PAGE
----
It seems like all our devices are getting smarter, stronger, and smaller—well, with the possible exception of smartphones, which are bucking the trend with larger screens. But the latest iPhone models aside, across many areas of technology, devices do more and take up less space.
Hearing aids are no exception, and it’s not a surprise. Though hearing problems have a variety of causes, hearing difficulties are more common among older people—and per the latest numbers from the U.S. census, the American population is aging. According to the National Institutes of Health, approximately 37.5 million American adults report having trouble hearing, and since age is a stronger predictor of hearing loss than any other demographic variable, that number is likely to increase.
Of course, if you’re suffering from hearing loss, even one person with difficulty hearing—i.e., you—is one person too many. Better ways to alleviate hearing loss? Bring ‘em on! Here are some of the innovations that are in the works.
This is so intuitive, it’s one of those “Now why didn’t I think of that” innovations. Devices that offer different kinds of health tracking are almost always worn, and need to be worn close to the body. So, if you’ve already got a device that’s in your ear… do you really need a separate one on your wrist? Nope! Or at least, you don’t with some of the newest hearing aids, which in addition to helping correct for hearing difficulties like tinnitus, will also track your pulse, your physical activity, and a whole lot more. Sure, a wearable like an Apple Watch can do that, but hearing aids can provide you with other kinds of input that can be helpful to monitoring health, like how much time you spend in active conversation or listening. Especially as you get older, your level of social engagement can actually be a key health metric.
Connectivity is the major watchword, as virtual assistants like Siri and Alexa have moved from smartphones to in-home devices without missing a beat. And speaking of not missing a beat (rim shot!), some hearing aids that offer Bluetooth capabilities now allow users to stream audio directly from a device—like a smart TV, for instance—to the hearing aids. This past summer, Google published open-source specifications for Android developers that show them how to use certain channels within Bluetooth to provide uninterrupted audio straight to hearing aids. This kind of technology is helping hearing aids function almost like super-powered wireless headphones, making it easier to enjoy music, movies and more.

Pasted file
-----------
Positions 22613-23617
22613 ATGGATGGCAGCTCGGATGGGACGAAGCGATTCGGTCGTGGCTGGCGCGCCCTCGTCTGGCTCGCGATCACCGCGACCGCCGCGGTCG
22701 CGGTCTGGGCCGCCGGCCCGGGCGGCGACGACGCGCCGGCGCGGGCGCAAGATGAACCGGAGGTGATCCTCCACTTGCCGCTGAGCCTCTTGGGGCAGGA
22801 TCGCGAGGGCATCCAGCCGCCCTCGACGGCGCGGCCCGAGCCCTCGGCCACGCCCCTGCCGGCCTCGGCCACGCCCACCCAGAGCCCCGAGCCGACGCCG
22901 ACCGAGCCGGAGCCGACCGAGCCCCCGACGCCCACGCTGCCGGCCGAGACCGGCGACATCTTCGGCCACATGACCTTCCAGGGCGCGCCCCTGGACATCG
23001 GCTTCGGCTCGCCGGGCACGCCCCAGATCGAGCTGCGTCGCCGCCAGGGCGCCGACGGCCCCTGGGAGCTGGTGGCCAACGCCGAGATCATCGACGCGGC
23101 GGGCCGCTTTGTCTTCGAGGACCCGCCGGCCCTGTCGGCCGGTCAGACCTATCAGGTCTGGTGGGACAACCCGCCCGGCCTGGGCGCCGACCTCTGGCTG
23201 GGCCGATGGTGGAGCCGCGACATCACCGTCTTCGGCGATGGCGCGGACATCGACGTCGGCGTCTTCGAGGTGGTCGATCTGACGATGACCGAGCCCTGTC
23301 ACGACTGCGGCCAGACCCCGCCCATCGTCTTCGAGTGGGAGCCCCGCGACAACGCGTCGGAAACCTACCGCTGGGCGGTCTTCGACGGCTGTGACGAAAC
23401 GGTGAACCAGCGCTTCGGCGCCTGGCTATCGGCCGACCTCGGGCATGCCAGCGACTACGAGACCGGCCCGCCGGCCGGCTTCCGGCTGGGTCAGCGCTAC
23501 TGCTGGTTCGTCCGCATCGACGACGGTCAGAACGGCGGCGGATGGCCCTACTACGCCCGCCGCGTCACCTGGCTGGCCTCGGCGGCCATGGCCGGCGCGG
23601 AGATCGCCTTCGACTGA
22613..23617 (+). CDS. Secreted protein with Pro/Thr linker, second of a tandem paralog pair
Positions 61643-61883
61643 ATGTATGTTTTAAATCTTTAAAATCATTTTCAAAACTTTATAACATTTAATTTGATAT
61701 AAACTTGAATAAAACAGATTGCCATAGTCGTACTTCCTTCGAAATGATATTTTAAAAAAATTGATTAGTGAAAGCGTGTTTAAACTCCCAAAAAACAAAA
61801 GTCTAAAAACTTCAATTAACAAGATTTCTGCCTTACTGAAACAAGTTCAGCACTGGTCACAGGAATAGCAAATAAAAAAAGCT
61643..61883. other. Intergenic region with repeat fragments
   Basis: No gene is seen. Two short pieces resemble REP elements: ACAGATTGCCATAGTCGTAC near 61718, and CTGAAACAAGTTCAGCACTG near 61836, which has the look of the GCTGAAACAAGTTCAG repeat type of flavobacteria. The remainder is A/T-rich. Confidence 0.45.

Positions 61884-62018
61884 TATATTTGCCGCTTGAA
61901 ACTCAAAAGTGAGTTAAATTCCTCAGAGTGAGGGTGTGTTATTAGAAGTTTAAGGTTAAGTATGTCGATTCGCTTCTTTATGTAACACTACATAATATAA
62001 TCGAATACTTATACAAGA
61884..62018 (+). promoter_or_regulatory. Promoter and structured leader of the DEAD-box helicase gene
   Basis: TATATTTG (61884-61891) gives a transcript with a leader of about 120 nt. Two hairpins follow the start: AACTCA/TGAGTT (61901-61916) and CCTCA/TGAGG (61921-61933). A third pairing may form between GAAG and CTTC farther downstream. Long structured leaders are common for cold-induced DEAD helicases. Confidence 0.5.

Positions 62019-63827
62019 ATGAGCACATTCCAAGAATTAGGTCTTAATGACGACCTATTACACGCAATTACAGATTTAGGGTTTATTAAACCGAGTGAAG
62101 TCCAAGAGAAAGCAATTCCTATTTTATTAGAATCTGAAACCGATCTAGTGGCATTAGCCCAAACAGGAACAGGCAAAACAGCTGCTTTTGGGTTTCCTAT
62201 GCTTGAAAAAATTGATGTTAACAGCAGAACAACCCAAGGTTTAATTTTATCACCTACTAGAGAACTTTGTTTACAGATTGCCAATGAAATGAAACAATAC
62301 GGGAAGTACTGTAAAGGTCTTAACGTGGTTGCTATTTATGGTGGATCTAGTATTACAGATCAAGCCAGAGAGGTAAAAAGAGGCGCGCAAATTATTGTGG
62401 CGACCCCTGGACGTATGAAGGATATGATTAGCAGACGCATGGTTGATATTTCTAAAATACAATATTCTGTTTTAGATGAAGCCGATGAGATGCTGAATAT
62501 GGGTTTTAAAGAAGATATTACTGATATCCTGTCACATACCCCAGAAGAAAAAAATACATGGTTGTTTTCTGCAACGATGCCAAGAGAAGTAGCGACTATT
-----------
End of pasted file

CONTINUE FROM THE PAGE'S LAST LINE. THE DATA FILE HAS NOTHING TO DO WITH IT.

Similar to how Netflix recommends shows and movies based on what you’ve previously watched, or your Fitbit buzzes to let you know you’ve reached a milestone (or okay, let’s say stepping stone, depending on how ambitious your daily step goals are), your next hearing aid might make personalized recommendations. Several manufacturers are working on hearing aids that will learn both from the adjustments you make and from listening to the places you go. Some take it one step further, crowdsourcing information on how people use their hearing aids anonymizing and then aggregating the data. All this info enables the hearing aids to figure out your preferences and make adjustments on the fly, so that whether you’re watching TV at home or you’re in an IMAX theater (for example), you’ll get the best possible sound.
We know, it sounds too good to be true—hearing aids that don’t need batteries? After all, making sure you’ve got spare batteries on hand, or even making time to recharge your hearing aids’ batteries, can be a pain in the, um, ear. While a hearing aid that doesn’t use any batteries at all may seem like wishful thinking, rechargeable battery technology continues to improve. That means longer in-use time, faster recharging, and less worrying about batteries—all in all, not too shabby!
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